KRM has been an integral part of OSEHRA since its inception, providing technical expertise in the management and maintenance of VistA, as well as knowledge and experience in the areas of Meaningful Use, Patient-Centered Care, Healthcare IT application certification, and evaluation and testing of open source software submissions. We were among the first non-VA contributors of a fully functioning open source application when we released HealtheMe in 2012.
In 2011, the Department of Veterans Affairs determined that joining forces with the external community using variations of the Veterans Health Administration’s VistA (Veterans Information System Technology Architecture) Electronic Health Record (EHR) was the most efficient, cost-effective way to ensure the future viability of what is, arguably, the world’s best, most used EHR. Based on competitive bids, a contract to establish an open-source, non-profit agency to manage VistA was awarded in June to a team of contractors led by TIAG and including Virginia Polytechnic Institute, Washington University of St Louis, KRM Associates, Inc., Kitware, and MedForeSight.
Within 3 months, the Open Source Electronic Health Record Agent (OSEHRA) was established, with a skeleton staff housed in facilities leased from Virginia Tech in Arlington, VA. The remainder of the first year was a whirl of creating working relationships between the VA and the OSEHRA contractors, figuring out not only how to do the work mandated by creating OSEHRA, but exactly what that work consisted of. A great deal of the effort went into establishing technical bona fides with the various business units inside the VA, and working through all of the legal, policy, and regulatory requirements for OSEHRA contractors to access VA software. The other technical side was defining processes and procedures for accepting, certifying, and hosting the FOIA version of VistA so that other entities could access it. On the management side, determining the makeup of the Board of Directors and getting them approved, which happened in March of 2012, and establishing liaisons to other Federal government agencies.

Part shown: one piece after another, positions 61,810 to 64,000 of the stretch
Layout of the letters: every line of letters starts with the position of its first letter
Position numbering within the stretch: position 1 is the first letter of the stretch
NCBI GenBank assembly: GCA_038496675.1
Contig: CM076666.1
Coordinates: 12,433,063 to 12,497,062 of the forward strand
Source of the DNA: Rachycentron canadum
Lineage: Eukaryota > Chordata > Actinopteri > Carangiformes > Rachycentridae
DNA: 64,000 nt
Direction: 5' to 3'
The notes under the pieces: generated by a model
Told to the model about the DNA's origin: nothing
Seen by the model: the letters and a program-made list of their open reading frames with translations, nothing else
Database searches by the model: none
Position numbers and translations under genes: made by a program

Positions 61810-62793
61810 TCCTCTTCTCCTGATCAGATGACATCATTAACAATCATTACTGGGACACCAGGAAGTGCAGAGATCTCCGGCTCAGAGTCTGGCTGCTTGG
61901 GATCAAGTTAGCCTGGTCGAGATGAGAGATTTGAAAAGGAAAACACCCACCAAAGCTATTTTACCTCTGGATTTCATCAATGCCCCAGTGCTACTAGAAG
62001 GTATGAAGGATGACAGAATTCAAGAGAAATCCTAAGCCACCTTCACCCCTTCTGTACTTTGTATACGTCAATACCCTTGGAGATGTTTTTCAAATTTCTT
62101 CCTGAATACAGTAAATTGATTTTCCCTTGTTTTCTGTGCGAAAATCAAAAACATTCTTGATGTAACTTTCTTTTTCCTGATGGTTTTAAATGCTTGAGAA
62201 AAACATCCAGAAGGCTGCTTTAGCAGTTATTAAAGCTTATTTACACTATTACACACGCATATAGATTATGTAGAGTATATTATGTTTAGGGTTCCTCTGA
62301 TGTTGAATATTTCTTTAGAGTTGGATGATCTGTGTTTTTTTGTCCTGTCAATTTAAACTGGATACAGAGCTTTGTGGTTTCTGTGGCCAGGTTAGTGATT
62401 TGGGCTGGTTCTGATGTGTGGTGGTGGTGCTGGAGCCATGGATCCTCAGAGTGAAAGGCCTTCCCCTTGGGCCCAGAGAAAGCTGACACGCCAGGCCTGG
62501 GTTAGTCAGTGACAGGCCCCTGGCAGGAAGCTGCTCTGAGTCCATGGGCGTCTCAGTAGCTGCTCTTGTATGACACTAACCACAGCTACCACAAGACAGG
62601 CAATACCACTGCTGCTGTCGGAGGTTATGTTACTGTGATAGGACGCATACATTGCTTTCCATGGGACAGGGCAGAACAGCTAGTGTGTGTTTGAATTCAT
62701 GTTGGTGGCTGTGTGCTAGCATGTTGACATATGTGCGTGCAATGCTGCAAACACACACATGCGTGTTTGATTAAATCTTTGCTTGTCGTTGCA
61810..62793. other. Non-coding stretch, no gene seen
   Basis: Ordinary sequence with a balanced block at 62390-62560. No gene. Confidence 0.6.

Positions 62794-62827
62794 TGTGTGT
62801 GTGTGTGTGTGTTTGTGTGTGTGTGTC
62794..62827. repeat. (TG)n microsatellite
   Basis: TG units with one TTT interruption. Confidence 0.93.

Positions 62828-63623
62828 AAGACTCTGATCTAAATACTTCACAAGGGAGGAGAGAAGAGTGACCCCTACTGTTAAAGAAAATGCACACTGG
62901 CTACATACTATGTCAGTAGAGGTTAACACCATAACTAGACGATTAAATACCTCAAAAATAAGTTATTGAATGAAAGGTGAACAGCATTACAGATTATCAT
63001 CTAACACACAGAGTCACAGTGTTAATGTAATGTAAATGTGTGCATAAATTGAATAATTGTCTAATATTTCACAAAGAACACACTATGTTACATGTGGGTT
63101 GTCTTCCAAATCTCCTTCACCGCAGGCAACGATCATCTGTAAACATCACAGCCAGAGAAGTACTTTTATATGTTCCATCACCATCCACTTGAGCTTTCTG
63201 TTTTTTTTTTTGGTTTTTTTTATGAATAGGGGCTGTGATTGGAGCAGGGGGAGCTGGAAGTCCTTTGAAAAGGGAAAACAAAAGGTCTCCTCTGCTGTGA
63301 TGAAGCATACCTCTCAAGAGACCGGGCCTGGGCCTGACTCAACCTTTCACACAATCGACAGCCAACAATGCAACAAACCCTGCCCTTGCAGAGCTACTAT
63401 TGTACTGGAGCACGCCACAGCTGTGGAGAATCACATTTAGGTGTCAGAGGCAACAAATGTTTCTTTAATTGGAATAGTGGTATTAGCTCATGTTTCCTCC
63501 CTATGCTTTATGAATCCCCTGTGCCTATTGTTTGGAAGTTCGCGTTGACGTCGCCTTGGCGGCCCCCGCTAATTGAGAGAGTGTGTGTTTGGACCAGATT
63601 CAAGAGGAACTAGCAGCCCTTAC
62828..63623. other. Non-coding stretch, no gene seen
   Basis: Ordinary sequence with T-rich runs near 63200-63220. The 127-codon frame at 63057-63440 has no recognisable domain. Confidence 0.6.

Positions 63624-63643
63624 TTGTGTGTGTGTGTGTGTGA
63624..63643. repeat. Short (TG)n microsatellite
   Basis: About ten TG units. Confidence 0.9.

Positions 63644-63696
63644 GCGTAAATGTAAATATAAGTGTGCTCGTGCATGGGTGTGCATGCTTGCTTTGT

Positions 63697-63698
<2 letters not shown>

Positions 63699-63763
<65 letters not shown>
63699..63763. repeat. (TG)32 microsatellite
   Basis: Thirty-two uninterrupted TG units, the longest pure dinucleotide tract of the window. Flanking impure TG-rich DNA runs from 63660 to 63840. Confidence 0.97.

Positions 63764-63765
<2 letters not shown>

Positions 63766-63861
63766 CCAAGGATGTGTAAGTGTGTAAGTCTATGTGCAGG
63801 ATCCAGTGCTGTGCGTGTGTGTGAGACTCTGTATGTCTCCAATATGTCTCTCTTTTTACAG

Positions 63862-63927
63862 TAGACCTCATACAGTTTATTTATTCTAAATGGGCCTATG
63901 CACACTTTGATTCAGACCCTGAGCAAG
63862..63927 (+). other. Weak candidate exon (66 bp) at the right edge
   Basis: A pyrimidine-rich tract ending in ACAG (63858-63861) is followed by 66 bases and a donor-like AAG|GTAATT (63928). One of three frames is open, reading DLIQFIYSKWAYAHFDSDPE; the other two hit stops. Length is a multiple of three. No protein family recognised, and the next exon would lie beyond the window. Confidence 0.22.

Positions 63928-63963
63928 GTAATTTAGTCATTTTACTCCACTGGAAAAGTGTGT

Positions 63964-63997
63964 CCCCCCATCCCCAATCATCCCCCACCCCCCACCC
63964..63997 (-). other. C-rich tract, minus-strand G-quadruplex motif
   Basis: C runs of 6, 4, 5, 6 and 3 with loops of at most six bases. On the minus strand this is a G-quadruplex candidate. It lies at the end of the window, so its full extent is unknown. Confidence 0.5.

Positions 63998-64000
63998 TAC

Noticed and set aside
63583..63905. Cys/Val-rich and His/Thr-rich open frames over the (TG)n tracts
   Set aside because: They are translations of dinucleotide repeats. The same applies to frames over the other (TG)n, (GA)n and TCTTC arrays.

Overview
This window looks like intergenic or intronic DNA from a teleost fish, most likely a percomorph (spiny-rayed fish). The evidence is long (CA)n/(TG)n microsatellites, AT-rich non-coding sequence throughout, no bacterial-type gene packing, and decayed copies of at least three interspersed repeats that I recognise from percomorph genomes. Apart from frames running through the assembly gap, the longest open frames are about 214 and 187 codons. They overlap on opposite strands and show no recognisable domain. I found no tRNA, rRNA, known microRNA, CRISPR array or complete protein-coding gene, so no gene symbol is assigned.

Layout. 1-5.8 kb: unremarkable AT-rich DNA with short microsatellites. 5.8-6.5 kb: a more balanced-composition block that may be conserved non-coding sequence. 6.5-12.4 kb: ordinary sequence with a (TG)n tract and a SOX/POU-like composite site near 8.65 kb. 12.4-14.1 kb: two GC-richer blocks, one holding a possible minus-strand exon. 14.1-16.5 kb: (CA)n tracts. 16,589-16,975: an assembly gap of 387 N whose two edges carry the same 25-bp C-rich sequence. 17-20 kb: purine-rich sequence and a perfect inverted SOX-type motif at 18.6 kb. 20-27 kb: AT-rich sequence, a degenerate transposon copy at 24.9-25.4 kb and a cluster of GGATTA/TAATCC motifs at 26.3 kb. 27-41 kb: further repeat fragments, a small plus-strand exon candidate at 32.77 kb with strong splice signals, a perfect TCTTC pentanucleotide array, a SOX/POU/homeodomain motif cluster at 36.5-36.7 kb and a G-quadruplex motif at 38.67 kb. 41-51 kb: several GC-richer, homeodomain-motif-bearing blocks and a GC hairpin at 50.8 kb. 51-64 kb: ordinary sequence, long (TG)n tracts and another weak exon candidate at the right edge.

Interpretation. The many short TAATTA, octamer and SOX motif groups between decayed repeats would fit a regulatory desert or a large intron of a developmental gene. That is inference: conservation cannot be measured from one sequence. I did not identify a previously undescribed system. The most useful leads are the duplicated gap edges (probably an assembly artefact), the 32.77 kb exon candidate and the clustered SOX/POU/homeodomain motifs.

A second contract was let in June 2012, this time with Ray Group as the prime, supported by the same group of sub-contractors that had supported TIAG. The mandate for this second year was to create and enact an OSEHRA Independence Plan. OSEHRA was registered as a Delaware Corporation and under IRS review as a 501(c)6 non-profit. The First Annual OSEHRA Summit was held in September 2012 to mark the success of these efforts, and to energize and inform the open source community.
At the end of 2012, OSEHRA was an independent, self-governing, non-profit with a strong and expanding membership base. Continuing to grow and refine its mission through 2013, the Second Annual OSEHRA Summit emphasized the changes and challenges occurring in the Healthcare Information Technology arena.
OSEHRA’s mission is to facilitate, through the use of the best practices in open source software development, the improvement and maintenance of EHR information systems. These systems will be freely available for all medical beneficiaries and – like other successful open source communities – will welcome the contributions of all kinds of developers.
OSEHRA simply and powerfully establishes an organized framework for all kinds of companies and creative individuals – users, developers, service providers, researchers, universities and for-profit companies – to communicate, collaborate, and share. The open source ecosystem is a transparent, rapid and safe way to accelerate progress in creating an ever improving, and highly functional EHR for the beneficiaries of VA healthcare, and more broadly, the nation as a whole.
While OSEHRA has initially focused on building an open-source ecosystem central to the VA’s VistA EHR, and facilitiating the development of iEHR, its focus has broadened to supporting the healthcare community as a whole. In supporting projects such as genomics and imaging, OSEHRA is becoming a central point of open-source software discussion and development particular to Health Information Technology. Key federal partners and community members may communally develop and grow solutions. As a solution based on federal funding, and already integrated to both the VA’s and IHS’s EHRs, facilitating the future of this project through the OSEHRA infrastructure is a natural extension and complimentary to its purpose.
For more information about OSEHRA and its mission, visit the OSEHRA web site.